Speeches (Lines) for Dull
in "Love's Labour's Lost"

Total: 15

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# Act, Scene, Line
(Click to see in context)
Speech text

1

I,1,187

(stage directions). [Enter DULL with a letter, and COSTARD]

Dull. Which is the duke's own person?


2

I,1,189

Biron. This, fellow: what wouldst?

Dull. I myself reprehend his own person, for I am his
grace's tharborough: but I would see his own person
in flesh and blood.


3

I,1,193

Biron. This is he.

Dull. Signior Arme—Arme—commends you. There's villany
abroad: this letter will tell you more.


4

I,1,267

Ferdinand. [Reads] 'with a child of our grandmother Eve, a
female; or, for thy more sweet understanding, a
woman. Him I, as my ever-esteemed duty pricks me on,
have sent to thee, to receive the meed of
punishment, by thy sweet grace's officer, Anthony
Dull; a man of good repute, carriage, bearing, and
estimation.'

Dull. 'Me, an't shall please you; I am Anthony Dull.


5

I,2,424

(stage directions). [Enter DULL, COSTARD, and JAQUENETTA]

Dull. Sir, the duke's pleasure is, that you keep Costard
safe: and you must suffer him to take no delight
nor no penance; but a' must fast three days a week.
For this damsel, I must keep her at the park: she
is allowed for the day-woman. Fare you well.


6

I,2,441

Jaquenetta. Fair weather after you!

Dull. Come, Jaquenetta, away!


7

IV,2,1153

Holofernes. Sir Nathaniel, haud credo.

Dull. 'Twas not a haud credo; 'twas a pricket.


8

IV,2,1162

Holofernes. Most barbarous intimation! yet a kind of
insinuation, as it were, in via, in way, of
explication; facere, as it were, replication, or
rather, ostentare, to show, as it were, his
inclination, after his undressed, unpolished,
uneducated, unpruned, untrained, or rather,
unlettered, or ratherest, unconfirmed fashion, to
insert again my haud credo for a deer.

Dull. I said the deer was not a haud credo; twas a pricket.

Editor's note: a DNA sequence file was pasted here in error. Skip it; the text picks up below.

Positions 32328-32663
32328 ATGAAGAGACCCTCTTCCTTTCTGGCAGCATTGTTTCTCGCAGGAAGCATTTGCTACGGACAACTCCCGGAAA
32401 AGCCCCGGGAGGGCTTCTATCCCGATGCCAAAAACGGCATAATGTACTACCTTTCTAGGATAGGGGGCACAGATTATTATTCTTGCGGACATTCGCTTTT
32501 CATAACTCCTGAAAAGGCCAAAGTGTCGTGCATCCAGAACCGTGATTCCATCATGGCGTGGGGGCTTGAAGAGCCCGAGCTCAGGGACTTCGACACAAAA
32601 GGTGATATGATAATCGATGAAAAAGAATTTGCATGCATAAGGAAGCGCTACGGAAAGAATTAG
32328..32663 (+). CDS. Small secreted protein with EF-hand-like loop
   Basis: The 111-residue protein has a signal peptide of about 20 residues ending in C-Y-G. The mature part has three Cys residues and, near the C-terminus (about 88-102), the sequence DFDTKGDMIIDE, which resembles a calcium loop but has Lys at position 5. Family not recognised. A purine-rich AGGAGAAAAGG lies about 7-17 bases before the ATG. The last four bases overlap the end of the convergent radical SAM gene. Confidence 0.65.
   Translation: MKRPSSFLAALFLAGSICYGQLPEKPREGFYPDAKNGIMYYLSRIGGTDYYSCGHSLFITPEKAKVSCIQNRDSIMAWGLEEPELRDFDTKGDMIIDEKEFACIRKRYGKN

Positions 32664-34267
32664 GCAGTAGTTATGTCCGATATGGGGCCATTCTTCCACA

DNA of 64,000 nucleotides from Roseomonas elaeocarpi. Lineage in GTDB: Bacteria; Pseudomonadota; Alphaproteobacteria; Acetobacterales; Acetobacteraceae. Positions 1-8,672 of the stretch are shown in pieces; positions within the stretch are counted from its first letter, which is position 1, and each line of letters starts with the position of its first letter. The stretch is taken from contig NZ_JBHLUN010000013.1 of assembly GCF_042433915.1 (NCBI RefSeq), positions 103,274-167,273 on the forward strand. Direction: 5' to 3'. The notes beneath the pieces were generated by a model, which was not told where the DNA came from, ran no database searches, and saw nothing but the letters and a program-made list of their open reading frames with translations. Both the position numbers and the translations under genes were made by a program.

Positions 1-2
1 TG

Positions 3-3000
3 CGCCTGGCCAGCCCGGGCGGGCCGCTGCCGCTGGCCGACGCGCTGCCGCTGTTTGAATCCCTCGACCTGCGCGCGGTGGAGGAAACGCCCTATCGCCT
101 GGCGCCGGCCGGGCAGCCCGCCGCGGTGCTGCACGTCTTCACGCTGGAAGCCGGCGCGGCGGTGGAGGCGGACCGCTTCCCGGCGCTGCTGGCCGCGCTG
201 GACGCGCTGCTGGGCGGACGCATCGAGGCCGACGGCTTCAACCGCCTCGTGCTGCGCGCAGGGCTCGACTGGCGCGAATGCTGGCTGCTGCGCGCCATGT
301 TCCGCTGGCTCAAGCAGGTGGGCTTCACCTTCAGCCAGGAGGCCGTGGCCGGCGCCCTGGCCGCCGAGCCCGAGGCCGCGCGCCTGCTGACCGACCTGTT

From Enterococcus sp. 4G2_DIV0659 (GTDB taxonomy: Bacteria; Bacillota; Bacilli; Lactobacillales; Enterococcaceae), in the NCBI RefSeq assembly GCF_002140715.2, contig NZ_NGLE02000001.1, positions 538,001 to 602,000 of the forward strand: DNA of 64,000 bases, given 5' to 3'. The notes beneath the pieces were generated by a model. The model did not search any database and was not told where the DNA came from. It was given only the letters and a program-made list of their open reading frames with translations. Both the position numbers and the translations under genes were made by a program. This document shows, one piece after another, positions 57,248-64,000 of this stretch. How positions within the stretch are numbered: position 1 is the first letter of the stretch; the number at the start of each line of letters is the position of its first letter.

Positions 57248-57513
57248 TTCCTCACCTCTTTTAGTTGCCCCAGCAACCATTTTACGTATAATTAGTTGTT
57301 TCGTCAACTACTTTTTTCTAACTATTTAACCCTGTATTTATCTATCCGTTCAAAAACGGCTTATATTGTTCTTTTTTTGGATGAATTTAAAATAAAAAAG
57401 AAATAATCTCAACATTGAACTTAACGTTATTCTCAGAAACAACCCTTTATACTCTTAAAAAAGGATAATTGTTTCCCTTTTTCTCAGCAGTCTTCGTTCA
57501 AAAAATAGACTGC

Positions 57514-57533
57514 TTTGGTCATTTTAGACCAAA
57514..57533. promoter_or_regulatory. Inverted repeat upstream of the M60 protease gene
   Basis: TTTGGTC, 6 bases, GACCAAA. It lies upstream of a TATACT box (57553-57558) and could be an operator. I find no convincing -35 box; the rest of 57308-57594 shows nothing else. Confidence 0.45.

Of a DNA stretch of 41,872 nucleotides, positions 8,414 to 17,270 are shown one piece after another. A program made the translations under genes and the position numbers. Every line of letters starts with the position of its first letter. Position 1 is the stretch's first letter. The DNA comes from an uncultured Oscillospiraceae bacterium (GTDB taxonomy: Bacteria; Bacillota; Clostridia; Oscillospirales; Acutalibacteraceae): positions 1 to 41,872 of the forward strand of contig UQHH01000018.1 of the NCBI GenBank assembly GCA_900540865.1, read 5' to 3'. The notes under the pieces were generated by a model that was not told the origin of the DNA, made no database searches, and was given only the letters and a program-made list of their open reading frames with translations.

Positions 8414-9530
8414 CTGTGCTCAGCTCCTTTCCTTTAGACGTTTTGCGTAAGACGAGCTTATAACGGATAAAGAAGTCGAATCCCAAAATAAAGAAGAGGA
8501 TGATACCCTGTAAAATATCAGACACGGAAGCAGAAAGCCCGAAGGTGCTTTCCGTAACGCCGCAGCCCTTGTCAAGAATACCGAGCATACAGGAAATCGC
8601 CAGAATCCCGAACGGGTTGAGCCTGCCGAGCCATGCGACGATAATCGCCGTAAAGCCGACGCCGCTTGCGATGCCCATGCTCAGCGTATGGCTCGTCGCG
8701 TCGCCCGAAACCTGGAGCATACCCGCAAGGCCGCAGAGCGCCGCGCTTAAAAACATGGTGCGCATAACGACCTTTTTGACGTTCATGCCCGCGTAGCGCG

9

IV,2,1178

Sir Nathaniel. Sir, he hath never fed of the dainties that are bred
in a book; he hath not eat paper, as it were; he
hath not drunk ink: his intellect is not
replenished; he is only an animal, only sensible in
the duller parts:
And such barren plants are set before us, that we
thankful should be,
Which we of taste and feeling are, for those parts that
do fructify in us more than he.
For as it would ill become me to be vain, indiscreet, or a fool,
So were there a patch set on learning, to see him in a school:
But omne bene, say I; being of an old father's mind,
Many can brook the weather that love not the wind.

Dull. You two are book-men: can you tell me by your wit
What was a month old at Cain's birth, that's not five
weeks old as yet?


10

IV,2,1182

Holofernes. Dictynna, goodman Dull; Dictynna, goodman Dull.

Dull. What is Dictynna?


11

IV,2,1188

Holofernes. The moon was a month old when Adam was no more,
And raught not to five weeks when he came to
five-score.
The allusion holds in the exchange.

Dull. 'Tis true indeed; the collusion holds in the exchange.


12

IV,2,1191

Holofernes. God comfort thy capacity! I say, the allusion holds
in the exchange.

Dull. And I say, the pollusion holds in the exchange; for
the moon is never but a month old: and I say beside
that, 'twas a pricket that the princess killed.


13

IV,2,1211

Sir Nathaniel. A rare talent!

Dull. [Aside] If a talent be a claw, look how he claws
him with a talent.


14

V,1,1874

Holofernes. Via, goodman Dull! thou hast spoken no word all this while.

Dull. Nor understood none neither, sir.


15

V,1,1876

Holofernes. Allons! we will employ thee.

Dull. I'll make one in a dance, or so; or I will play
On the tabour to the Worthies, and let them dance the hay.


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